#4 Use a Standard Pattern of Paragraphing
Try a traditional structure for developing the paragraphs within the body of your response.
The topic sentence tells the reader what the paragraph is about. When you’re responding to the Issue Task, you can also include things like:
- Support for your position
- A point that challenges your view
- A weak spot in your view
While it’s unnecessary to include all of these in your topic sentence, choosing at least one of them will give you a more substantive position.
For example, you might argue that it’s a reasonable policy for visitors to the nation’s museums in Washington, D.C., to pay an entrance fee. Your topic sentence might suggest that by having to pay, people will place greater value on their visit (i.e. support for your position).
Support and Development
After your topic sentence, you’ll need to develop your perspective and support it. Here are three options:
- Restriction – sharpening the focus of your topic by further qualifying it or narrowing it
- Explanation – further elaborating what your position is
- Evidence – supporting your position with facts
Your job here is to make your topic sentence convincing by developing it with supporting points.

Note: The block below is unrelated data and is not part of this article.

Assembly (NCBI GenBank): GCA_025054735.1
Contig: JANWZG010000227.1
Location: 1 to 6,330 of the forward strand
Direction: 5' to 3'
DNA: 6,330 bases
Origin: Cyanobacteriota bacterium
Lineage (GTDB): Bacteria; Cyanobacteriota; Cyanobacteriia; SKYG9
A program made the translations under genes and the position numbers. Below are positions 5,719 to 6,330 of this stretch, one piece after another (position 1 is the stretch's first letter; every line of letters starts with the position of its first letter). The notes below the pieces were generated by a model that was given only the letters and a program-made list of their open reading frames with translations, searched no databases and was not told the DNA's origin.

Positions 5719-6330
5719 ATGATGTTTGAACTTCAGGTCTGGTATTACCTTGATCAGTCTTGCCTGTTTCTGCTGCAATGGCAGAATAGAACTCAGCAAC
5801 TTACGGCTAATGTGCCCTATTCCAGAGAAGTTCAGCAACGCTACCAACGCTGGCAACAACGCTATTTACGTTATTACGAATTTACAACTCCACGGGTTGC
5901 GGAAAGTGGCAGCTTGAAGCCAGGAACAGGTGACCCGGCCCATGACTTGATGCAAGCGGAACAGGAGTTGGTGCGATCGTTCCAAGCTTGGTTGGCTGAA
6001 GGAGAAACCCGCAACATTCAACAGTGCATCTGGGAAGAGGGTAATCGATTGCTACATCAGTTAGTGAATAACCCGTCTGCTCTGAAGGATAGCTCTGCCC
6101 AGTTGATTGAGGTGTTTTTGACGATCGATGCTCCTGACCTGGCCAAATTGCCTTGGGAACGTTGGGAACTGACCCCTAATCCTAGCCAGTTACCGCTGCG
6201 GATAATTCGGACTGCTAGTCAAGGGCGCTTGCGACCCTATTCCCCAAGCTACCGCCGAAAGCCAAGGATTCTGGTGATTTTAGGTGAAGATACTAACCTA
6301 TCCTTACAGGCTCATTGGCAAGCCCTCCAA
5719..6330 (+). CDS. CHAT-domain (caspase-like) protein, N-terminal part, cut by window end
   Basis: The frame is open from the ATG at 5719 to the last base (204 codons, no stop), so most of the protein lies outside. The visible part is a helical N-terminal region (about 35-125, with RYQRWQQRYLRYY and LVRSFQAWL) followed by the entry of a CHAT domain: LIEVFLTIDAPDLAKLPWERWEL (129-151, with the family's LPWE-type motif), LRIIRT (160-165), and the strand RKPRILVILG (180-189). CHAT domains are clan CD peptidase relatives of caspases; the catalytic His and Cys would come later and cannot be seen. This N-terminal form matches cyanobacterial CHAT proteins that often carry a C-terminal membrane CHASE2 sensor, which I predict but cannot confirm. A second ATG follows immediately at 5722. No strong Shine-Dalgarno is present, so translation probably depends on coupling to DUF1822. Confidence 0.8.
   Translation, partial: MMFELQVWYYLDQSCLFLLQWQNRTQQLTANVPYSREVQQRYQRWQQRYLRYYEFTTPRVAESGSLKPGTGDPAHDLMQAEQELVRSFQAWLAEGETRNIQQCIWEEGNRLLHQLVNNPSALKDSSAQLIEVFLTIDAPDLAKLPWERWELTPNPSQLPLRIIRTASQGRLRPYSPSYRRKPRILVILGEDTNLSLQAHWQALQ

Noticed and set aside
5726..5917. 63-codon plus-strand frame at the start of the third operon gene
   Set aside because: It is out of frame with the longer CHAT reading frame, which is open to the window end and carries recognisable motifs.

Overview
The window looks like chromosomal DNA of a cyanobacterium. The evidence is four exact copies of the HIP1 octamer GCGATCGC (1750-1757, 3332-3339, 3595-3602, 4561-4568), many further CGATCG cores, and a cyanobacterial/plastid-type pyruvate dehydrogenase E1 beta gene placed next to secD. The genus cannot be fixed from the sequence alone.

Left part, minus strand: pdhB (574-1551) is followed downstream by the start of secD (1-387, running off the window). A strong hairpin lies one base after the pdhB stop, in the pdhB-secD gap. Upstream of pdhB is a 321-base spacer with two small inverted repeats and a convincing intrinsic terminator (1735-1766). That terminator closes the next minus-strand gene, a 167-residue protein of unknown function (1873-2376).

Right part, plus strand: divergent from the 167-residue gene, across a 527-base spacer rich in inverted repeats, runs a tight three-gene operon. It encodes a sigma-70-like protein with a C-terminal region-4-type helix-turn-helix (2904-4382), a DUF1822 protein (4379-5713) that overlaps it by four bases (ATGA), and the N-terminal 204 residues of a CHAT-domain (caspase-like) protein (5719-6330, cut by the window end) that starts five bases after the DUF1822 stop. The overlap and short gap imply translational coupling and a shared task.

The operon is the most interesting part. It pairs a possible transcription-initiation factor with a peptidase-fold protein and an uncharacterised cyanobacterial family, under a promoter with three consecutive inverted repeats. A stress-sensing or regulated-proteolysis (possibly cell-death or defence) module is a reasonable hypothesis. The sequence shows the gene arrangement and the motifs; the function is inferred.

Going back to the paid-entry to national museums in Washington example: you might talk about how families visiting for a long weekend from faraway might not come if they had to pay for two adults and several children at three museums. You could emphasize the loss of first-hand access to our nation’s history for those children and how seeing, for example, the original Constitution can foster patriotism.
As you read this, you may think of counter reasons to this line of reasoning; that’s good if you do. Considering different perspectives will only help strengthen the support and development of your writing. Try to make this part of your paragraph full and dense with detail by using the above suggestions.
Final Summary or Clincher Statement
If you’re writing a body paragraph, it isn’t necessary to have a final summary or clincher statement. In general, what you need is to be able to transition to your next point at the end of each body paragraph. Still though, it helps if you can give a fresh and more enlightened perspective (i.e. in light of the support and reasoning given in the paragraph). Don’t worry about being “clever” with this sentence. Put your focus instead on emphasizing the main idea of the paragraph whether you’re writing a clincher or transition.
#5 Develop each paragraph fully